Despite concerns that a project to raze a building and replace it with a gas station would not receive community input, the community will still get its say, according to the shopping center owners.
Kimco Realty, the owner of Wilkens Beltway Plaza, presented a plan on June 19 to the Baltimore County Development Review Committee to knock down the former Carrollton Bank building and replace it with a gas station at the intersection of Wilkens Avenue and Maiden Choice Lane.
Though the meeting was open, comment from the public was not allowed.
Marilyn Maitland, the president of the Kensington Improvement Association, was the only spectator at the meeting.
At the meeting, the committee gave New York-based Kimco Realty a green light to refine a plan that had been previously approved.
Greg Reed, an assistant director of acquisitions and development for Kimco Realty, said he expects to have the plan approved by the county's Department of Public Works and Environmental Protection and Sustainability within three to four months.
Construction of the station, which would have eight fueling areas, would take another three to four months.
"Unfortunately, that puts us building in the winter, which is never the best scenario," Reed said. "The goal is to open this year."
At the meeting, Reed said Kimco Realty has had little luck leasing the building in the shopping center since the Carrollton Bank closed in August 2009.
He cited the building's lack of visibility even though it's close to a Giant supermarket.
The completed gas station would run under the Giant brand, and its hours would match those of the supermarket, Reed added.
"This is very important to Giant. Giant's my anchor for that center," Reed said the day after the county's review. "It's what makes that center thrive."
Jamie Miller, a spokesman for Giant, said the supermarket has seen "significant demand" for its gas rewards program in Arbutus and everywhere else that it has stores.
The proposed 3,000-square-foot gas station would be three times larger than the existing building.
Reed said any traffic concerns would likely be confined to the shopping center.
"If you look at this site, it's contained within our parking lot," Reed said. "If there's an impact of overcrowding, which I don't think there will be, it's going to impact our center. It's not going to back-track (on to) the road fronts."
Maitland said she attended the meeting "in a neutral listening mode" but noted many of the residents she had spoken with had concerns about the environmental impact of the project.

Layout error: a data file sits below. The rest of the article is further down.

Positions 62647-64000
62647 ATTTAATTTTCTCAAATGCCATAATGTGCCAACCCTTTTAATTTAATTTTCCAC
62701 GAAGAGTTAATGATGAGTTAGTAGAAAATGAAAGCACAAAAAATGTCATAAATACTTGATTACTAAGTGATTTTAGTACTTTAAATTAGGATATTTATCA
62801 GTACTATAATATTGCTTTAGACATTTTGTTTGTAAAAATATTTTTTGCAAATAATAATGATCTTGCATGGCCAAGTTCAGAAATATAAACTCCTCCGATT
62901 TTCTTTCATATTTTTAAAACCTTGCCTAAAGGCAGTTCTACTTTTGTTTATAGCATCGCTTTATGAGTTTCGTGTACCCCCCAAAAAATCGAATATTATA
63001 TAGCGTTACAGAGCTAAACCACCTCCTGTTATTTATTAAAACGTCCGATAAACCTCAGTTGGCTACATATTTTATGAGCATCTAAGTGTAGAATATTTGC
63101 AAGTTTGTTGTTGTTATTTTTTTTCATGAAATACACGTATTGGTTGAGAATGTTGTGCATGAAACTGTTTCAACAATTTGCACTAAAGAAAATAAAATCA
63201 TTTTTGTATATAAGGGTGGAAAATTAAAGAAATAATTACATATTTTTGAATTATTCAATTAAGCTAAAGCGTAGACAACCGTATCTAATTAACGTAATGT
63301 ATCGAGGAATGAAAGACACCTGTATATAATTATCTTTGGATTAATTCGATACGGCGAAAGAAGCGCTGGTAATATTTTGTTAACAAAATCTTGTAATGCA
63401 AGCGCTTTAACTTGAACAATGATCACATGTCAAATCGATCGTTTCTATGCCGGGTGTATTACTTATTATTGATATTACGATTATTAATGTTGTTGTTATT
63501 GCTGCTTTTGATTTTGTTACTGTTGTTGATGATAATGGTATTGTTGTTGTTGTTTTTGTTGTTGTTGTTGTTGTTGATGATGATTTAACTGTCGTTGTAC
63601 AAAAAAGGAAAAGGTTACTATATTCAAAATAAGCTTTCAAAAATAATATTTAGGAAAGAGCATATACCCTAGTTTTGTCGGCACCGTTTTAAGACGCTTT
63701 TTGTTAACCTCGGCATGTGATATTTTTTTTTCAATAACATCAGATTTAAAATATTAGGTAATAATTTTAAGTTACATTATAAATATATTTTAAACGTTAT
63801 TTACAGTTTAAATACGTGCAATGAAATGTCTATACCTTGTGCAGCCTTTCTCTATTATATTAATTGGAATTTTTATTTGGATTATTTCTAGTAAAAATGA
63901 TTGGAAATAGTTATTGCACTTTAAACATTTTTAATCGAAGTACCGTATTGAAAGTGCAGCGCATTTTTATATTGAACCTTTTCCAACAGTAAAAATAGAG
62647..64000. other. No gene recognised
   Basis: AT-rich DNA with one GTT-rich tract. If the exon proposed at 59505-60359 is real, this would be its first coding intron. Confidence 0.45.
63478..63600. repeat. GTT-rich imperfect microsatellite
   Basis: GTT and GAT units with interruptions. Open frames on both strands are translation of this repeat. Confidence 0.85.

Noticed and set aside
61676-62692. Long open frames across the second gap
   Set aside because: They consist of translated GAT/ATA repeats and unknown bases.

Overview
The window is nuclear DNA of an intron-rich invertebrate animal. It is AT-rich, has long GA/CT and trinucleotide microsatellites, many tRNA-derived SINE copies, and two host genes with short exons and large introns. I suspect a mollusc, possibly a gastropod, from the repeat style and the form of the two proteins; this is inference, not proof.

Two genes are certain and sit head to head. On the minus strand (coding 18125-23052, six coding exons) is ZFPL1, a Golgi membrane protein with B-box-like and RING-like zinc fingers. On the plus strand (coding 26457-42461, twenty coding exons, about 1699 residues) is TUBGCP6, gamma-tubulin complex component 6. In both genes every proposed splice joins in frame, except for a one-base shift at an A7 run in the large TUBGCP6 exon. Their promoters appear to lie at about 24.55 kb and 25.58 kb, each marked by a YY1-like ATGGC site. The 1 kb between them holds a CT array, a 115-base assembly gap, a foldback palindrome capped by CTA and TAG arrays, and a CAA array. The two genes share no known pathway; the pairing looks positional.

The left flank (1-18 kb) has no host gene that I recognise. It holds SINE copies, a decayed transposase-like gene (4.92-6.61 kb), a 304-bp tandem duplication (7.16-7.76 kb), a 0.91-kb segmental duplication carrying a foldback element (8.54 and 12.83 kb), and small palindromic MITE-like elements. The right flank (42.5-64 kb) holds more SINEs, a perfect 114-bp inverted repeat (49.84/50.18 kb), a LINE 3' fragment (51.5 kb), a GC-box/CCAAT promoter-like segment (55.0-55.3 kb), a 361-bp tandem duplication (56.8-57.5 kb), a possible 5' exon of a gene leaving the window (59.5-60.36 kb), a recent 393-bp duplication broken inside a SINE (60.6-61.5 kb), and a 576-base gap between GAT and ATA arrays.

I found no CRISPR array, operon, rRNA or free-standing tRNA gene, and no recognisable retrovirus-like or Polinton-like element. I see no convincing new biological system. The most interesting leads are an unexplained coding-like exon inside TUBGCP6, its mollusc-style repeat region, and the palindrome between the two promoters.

Reed said Kimco Realty was working to set up a time to meet with the association.
"We'll try to incorporate any of their concerns and address any of the concerns they have," Reed said.
A representative from the county's Department of Permits and Development Management said this particular project did not require a public input meeting because it did not require a zoning change.
If, for example, a developer planned to develop a residence in an area zoned for commercial use, that would need to have a public input meeting.
Councilman Tom Quirk, who represents the 1st District, which includes Arbutus, said his preference is to include public input whenever possible.
"Everything major should have public input," Quirk said. "Anything that brings a lot of community concern or community objection would be nice to have public input. The more transparent, the better."
Two shoppers at the Giant on June 20 said they had no idea that there were plans to construct a gas station on the site.
"I don't really care, one way or the other," said Frances Schneider, a 35-year resident of Arbutus, as she loaded groceries into her car.
Schneider said she would fuel her car at the station if it had the lowest prices.
Durry Lincalis observed that the area already had enough gas stations.
When asked if she would gas up there, the 20-year Arbutus resident said, "If it was the cheapest gas around, sure."Copyright © 2015, The Baltimore Sun